Manning Ron Eldard
Sanderson Zak Orth
Chamberlain Frank Whaley
Sgt. Talbot Dylan Bruno
Capt. Pritchett Martin Donovan
Lt. Lukas Timothy Olyphant
Despin Dan Futterman
Lt. Colonel Dwight Yoakam
With: Devon Gummersall, Steven Petrarca, Jeffrey Donovan, Bobby Cannavale, Frank Kobe, Andras Stohl, Matthew Ruston Cooney.
Impressively mounted WWII drama offers masterful combat footage but is undermined by a hackneyed, anachronistic script. June 27 slot on HBO should attract an older audience, although over-50s may be put off by ultraviolence and tin-eared dialogue. “When Trumpets Fade” stands no chance of seeing theatrical light of day, although Tom Burstyn’s complex lensing certainly merits a bigscreen look-see.
Plot centers on one Private Manning (a hauntingly effective Ron Eldard), whom we first meet hurtling through the Hurtgen Forest, where the Allies are making an autumn 1944 push in Germany. He’s carrying a wounded comrade, who soon dies, leaving Manning the only survivor of his embattled platoon. He eventually finds his company, where an impressed officer (Martin Donovan) promotes him to sergeant on the spot, much to the chagrin of square-jawed Sgt. Talbot (Dylan Bruno), who’s convinced that the soldier survived only because of extreme cowardice.
Manning himself is bucking for a Section 8, but is instead given a squad of raw recruits, including the lumpish Sanderson (Zak Orth), who promptly gets lost in the woods.
Nonetheless, he’s obliged to shape up these bumblers for a big push, with Yanks poised to take a well-defended bridge into Deutschland. When that happens, all hell breaks loose, and the new sergeant’s squad is tested on every level.
In fact, Manning is promoted another notch when a visiting colonel (Dwight Yoakam) sees what they’ve accomplished. The battle continues, with dire consequences, and the pic closes with a title card explaining that the Hurtgen conflict offered little reward for the amount of suffering involved.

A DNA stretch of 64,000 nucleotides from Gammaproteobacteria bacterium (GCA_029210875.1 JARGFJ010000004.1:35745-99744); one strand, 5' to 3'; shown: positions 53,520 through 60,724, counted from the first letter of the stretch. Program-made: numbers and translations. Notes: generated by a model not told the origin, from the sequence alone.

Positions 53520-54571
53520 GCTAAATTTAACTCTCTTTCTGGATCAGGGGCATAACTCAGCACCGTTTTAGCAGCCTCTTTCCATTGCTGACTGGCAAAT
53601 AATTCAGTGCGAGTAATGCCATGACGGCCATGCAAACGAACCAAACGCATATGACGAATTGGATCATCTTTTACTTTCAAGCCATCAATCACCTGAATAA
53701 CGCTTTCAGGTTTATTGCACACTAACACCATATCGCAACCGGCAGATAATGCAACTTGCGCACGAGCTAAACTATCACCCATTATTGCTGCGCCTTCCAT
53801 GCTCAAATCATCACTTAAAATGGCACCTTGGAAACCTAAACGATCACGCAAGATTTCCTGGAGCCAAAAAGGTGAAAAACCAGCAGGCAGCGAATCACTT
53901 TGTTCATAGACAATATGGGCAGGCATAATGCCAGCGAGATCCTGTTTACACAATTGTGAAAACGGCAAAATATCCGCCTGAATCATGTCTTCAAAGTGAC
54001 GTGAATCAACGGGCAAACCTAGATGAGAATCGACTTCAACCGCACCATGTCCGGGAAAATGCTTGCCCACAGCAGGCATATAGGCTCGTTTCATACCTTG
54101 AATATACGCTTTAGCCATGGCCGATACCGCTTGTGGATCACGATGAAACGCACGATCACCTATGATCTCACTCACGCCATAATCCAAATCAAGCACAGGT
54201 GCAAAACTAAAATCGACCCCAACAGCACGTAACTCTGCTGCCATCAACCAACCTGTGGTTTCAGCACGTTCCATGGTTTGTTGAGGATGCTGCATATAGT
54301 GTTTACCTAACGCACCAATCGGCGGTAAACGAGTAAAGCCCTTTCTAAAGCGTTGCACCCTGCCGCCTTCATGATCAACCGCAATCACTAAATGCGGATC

The same can be said of “Trumpets,” which takes combat realism to sickening new heights, right down to flying body parts sizzling in the mud, but doesn’t have anything new to say about its much-mined territory – not least by helmer John Irvin, in his own “Hamburger Hill.”
While it can be argued that the Good War has rarely been rendered in such an unflattering light – with its all-white GIs shouting obscenities and expressing few patriotic sentiments – the effect is seriously undercut by a script that packs anachronisms into almost every exchange of dialogue.
The chatter in this “sorry-ass platoon” is peppered with ’90s phrases like “You can do this,” “The lieutenant’s lost it” and “Get your shit together” – which, coming from an officer in 1944, would send a soldier running to the latrine with a shovel. Even the body language has a slouchingly modern look to it, with only Yoakam (a country singer in his spare time) faultlessly reflecting the tenor of the times.
These problems, though serious in a project claiming verisimilitude, would pale if the story were strong enough. But W.W. Vought’s script is structurally questionable, with too much attention paid to the sergeant-on-sergeant squabble – as if there isn’t enough conflict here, in the middle of a war.
And the formal device of ending the tale the way it began, with a damaged soldier (now Manning) being carried through the trees, is too on-the-nose to be effective.
Looking deeper, you have to wonder why the pic objects so strenuously to the concept of bravery and then spends so much time defining it.